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Willing and Able: Why you should consider hiring people with disabilities

July 26, 2016

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Since 2014, the Global Interdependence Center has partnered with the Columbus Community Center, based out of Salt Lake City, on a series of programs called “The Bottom Line of Disabilities.” At these events, we explored the social and economic impacts of disabilities in general, as well as incorporating adults with disabilities into the workforce. While this can seem like a daunting prospect for many businesses who do not already have built-in supports for this population in place, the data show that the benefits to business, individual employees and customers, as well as the fabric of society in general, are numerous and greatly outweigh the common hiring infrastructure and legal concerns.

These benefits were highlighted in a recent article published in Utah Business, Willing and Able: Why you should consider hiring people with disabilities.

“A lot of the folks that come into employment with disabilities already have supports in place,” [Columbus Chief Program Officer Kevin] Keyes adds. “That’s what [organizations like Columbus] do. We’re not only there to support the individual, but also the employer. I would say that in most cases, it’s going to be pretty successful.”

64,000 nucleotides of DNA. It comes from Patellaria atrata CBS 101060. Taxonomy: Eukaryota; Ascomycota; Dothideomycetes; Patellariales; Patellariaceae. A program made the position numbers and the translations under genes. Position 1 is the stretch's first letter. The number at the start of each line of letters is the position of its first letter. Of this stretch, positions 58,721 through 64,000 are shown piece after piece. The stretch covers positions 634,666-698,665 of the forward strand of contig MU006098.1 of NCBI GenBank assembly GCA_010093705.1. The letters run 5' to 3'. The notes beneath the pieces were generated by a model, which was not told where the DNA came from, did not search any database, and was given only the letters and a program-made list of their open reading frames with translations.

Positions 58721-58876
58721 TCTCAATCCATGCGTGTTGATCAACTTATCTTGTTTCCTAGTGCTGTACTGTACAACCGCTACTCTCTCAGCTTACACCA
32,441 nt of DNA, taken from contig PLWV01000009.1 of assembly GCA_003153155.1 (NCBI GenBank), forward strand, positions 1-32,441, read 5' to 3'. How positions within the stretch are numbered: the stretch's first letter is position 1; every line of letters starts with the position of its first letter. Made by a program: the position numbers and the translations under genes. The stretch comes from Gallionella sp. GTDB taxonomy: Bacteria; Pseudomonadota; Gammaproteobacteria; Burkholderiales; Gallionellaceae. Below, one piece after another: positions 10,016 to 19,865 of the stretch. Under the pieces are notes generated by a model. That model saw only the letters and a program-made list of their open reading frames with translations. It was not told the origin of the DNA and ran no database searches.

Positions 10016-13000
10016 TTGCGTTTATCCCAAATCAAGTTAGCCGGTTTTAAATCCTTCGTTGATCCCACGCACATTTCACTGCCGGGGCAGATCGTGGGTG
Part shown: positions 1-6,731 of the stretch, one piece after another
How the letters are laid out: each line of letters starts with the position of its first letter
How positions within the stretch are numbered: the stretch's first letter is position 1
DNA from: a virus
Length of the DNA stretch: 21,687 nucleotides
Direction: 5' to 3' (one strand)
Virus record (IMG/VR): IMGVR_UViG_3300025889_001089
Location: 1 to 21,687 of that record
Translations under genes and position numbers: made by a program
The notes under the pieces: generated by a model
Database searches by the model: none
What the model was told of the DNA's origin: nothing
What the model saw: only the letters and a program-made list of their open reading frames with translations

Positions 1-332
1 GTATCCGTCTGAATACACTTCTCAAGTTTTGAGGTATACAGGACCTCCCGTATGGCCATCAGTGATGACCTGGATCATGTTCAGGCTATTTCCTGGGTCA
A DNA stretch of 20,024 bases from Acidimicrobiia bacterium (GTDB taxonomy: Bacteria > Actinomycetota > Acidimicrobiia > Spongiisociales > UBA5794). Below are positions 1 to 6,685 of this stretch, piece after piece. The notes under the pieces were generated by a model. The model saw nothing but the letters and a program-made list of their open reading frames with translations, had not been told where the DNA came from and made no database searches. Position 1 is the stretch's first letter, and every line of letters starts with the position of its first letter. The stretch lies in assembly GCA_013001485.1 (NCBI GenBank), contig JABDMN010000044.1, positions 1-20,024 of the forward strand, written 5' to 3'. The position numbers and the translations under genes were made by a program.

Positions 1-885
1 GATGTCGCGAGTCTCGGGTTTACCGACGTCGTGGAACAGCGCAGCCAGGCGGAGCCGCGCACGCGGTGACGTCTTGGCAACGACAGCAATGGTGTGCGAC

GIC board member and Columbus Chief Innovation Officer Stephanie Mackay summed it up in the article when she noted:

“This is really an important economic story to tell. This is a labor force that can lend themselves to helping companies. These people have incredible skills, but they’re skills that are overlooked because we see the disabilities first.”

Read the full article here to learn how hiring people living with disabilities can benefit you and your business. The article includes resources for the state of Utah. For those in other locations, visit www.disability.gov or askearn.org to learn more about employer supports and other resources in your state.

GIC is proud to foster discussion and education on the economic issues surrounding this topic. Presentation resources from past programs in The Bottom Line of Disabilities series can be viewed on the GIC website at www.interdependence.org.

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